[DRBD-user] Slow NFS behaviour (0.7.5)

Philipp Reisner philipp.reisner at linbit.com
Wed Nov 24 11:23:21 CET 2004

Note: "permalinks" may not be as permanent as we would like,
direct links of old sources may well be a few messages off.

On Tuesday 23 November 2004 21:09, Todd Denniston wrote:
> Jaroslaw Zachwieja wrote:
> > On wtorek 23 listopada 2004 17:04, Philipp Reisner wrote:
> > > On Tuesday 23 November 2004 18:02, Philipp Reisner wrote:
> > > > Do you mount your local filesystems with the "sync" option ?
> > > > I do not do this. I see this as the common semantics which under
> > > > Unix/Linux.
> > >
> > > I wanted to add: There only way to run a "sync" mounted FS with
> > > tolerable performance is to use a controller with battery backed-
> > > up RAM.
> >
> > I've remounted everything with async option and noticed significant
> > performance improvement. Apparently you're right. "sync" is _not_ the
> > way to go with DRBD. "async" is.
> >
> > The loadavg dropped to the manageable range of 2-4 when using both
> > protocols B and C and I'm pretty happy with the setup now.
> >
> > Thanks for the help!
> >
> > Best regards,
> Philipp & Jaroslaw
> Are you talking about
> mount -o sync
> or
> setting an /etc/exports line "share withwho(sync)"
> Back when Lars was explaining to us on the list about data integrity I did
> some testing between _exporting_ sync vs async and doing ungraceful
> fallover in protocol = C on drbd 0.6.10, and with async it is possible to
> lose some of the most recent changes, even though your client machines may
> think it had reached stable storage.
> Note, I don't believe it was drbd that lost the data, it just never made it
> from the nfs server program to the drbd device, but the client was told by
> the nfs server "data synced" and the client dropped the data.
> when I just did an untar; make oldconfig dep bzImage of a linux-2.2.25 tree
> on an export sync and an export async nfs drives the same server machine(on
> top of drbd devices), and found that the async export is ~6.9 times faster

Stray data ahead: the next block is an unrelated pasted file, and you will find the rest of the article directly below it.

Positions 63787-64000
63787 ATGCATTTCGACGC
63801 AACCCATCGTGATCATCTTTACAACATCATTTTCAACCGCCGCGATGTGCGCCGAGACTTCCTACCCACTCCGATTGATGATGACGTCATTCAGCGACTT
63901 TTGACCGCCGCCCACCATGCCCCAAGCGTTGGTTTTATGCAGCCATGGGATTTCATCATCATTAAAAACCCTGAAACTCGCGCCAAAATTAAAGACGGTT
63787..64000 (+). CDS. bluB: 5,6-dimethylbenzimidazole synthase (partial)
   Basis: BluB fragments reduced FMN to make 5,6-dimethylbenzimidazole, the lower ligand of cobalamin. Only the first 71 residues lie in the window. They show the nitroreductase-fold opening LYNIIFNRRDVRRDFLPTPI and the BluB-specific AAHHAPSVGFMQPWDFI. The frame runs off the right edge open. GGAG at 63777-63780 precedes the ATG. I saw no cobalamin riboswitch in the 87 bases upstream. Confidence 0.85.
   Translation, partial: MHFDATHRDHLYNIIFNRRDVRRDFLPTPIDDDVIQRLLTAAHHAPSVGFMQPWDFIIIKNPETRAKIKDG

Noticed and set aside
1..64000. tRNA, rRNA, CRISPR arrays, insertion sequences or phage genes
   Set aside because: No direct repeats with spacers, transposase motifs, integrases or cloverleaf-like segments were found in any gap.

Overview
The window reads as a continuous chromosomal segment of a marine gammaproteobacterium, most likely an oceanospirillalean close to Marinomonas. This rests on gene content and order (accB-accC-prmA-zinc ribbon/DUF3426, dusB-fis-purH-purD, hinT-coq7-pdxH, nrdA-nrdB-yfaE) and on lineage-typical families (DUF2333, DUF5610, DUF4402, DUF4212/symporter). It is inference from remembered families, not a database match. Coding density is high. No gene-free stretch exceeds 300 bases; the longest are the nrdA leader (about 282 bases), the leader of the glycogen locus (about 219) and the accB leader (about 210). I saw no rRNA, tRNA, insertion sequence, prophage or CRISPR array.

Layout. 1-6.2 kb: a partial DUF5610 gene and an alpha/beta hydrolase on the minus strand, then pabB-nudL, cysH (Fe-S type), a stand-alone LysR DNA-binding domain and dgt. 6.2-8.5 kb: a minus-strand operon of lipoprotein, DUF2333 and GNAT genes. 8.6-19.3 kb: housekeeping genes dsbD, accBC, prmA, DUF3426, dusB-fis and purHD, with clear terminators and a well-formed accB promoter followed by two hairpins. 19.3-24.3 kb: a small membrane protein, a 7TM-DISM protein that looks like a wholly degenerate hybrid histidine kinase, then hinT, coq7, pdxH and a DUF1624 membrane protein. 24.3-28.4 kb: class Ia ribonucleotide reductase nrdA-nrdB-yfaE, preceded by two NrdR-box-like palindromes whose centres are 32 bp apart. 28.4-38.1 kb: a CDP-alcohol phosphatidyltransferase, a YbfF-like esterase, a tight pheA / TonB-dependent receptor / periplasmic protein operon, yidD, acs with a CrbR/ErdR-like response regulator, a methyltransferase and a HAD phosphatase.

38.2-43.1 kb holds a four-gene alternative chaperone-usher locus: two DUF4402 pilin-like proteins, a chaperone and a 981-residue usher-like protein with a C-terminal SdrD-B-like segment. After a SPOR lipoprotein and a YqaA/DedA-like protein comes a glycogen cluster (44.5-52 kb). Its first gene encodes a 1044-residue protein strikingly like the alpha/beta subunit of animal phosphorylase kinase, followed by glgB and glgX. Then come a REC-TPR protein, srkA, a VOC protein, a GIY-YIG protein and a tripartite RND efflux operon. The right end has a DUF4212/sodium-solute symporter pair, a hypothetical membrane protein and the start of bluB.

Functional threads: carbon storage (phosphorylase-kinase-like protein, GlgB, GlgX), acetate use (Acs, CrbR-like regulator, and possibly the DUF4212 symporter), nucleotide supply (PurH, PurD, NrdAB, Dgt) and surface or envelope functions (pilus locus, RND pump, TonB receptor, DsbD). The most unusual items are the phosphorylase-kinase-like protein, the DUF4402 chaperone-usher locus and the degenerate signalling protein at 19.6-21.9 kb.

> than the sync export.  We chose to make drives where data integrity with
> the clients is extremely important export sync, and those where only
> temporary things (like a build that could be restarted after crash) as
> async.
> you might also want to be aware that nfs exports defaults have changed at
> some time in the past:
> man exports # on Fedora Core 1
> async  This option allows the NFS server to violate  the  NFS  protocol...
>            ...In releases of nfs-utils upto and including 1.0.0,  this
> option
>               was  the  default.   In  this  and  future releases, sync is
> the
>               default, and async must be explicit  requested  if  needed.
> To
>               help  make system adminstrators aware of this change,
> exportfs will issue a warning if neither sync nor async is specified.

Yes, every application programmer should be aware of the fact that
The return of the write() system call means that the data is in the 
OS's buffers, the return of the fsync()/fdatasync() syscall means that 
it is on disk.

If I log by ssh into my workstation, tar xvzf some.tar.gz, press the reset
while the operation is in progress, I know that the last files I see
in my ssh session will not be on the disk when the machines comes up again.

On the other hand if I do a transaction in my PostgreSQL database I know
that the new version will be permanent as soon as the prompt returns 
after the commit. Reason: PostgreSQL called fdatasync() on a file
on the same filesystem . -- The filesystem mount is still async!

Sane applications know about the Unix/Linux file semantics....

IMHO is a "sync" mounted filesystem a workaround to fix a broken

: Dipl-Ing Philipp Reisner                      Tel +43-1-8178292-50 :
: LINBIT Information Technologies GmbH          Fax +43-1-8178292-82 :
: Schönbrunnerstr 244, 1120 Vienna, Austria    http://www.linbit.com :

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